Dredging is defined as the underwater removal of soil, such as sand or gravel, and its transport from one place to another. Although it sounds like a simple act – one that many of us have experimented with as a child building sandcastles and dams at the beach – it is one that has helped shape our world.
Shaping the world
Without dredging, ground-breaking projects such as the construction of the Suez Canal, the Panama Canal and Palm Island would not exist. More importantly, dredging is vital to our social and economic development. Much of the infrastructure upon which our economic prosperity and social wellbeing is built has a direct link to dredging.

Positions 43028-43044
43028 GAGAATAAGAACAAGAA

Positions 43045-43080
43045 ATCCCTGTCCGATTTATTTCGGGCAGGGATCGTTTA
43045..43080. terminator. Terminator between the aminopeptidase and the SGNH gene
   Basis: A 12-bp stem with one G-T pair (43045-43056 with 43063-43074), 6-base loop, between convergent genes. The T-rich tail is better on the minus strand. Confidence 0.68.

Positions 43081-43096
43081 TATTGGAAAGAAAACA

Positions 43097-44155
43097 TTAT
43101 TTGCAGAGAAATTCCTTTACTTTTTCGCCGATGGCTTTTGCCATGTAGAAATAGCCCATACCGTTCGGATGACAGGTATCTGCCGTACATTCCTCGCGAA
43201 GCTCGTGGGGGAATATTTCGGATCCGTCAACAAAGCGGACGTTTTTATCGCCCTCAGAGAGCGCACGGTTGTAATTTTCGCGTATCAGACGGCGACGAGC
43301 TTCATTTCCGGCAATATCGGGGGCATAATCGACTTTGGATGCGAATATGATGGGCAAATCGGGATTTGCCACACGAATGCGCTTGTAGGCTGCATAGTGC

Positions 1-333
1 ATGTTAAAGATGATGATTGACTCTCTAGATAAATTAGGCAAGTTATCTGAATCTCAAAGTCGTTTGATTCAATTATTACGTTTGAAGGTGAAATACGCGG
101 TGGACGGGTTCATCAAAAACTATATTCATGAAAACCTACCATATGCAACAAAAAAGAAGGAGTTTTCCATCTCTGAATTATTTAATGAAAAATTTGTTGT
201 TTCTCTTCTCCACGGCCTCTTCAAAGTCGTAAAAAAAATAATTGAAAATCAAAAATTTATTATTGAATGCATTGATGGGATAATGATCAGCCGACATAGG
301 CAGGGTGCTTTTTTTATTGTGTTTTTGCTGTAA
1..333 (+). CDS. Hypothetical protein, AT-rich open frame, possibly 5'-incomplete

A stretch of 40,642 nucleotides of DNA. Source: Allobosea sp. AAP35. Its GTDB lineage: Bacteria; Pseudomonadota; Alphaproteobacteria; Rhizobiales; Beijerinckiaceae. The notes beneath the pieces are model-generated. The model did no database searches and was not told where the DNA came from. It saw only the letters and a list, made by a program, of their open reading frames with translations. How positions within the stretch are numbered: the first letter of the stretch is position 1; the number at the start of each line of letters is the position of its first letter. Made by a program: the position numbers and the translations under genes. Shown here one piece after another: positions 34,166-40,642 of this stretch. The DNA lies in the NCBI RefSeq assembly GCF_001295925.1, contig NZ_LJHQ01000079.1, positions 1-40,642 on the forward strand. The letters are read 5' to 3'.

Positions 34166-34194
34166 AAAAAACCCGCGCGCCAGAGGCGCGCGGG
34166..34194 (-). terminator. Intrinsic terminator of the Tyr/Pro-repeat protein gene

The world economy relies heavily on global trade, in which cost-effectiveness and ever larger ships are the trend. As a result, ports around the world are expanding and require constant maintenance and deepening of their access channels and basins. The construction industry also largely depends on dredging activities for the supply of sand and gravel, and with the growing world population and rising sea levels, land reclamation and coastal protection are becoming more and more important. And these are just some examples in which dredgers are put to work.
There is a growing need for dredging in many applications, both large and small, in either capital or maintenance works. Dredging is everywhere. Dredging offers a world of opportunities. So, to start dredging means to start shaping the world.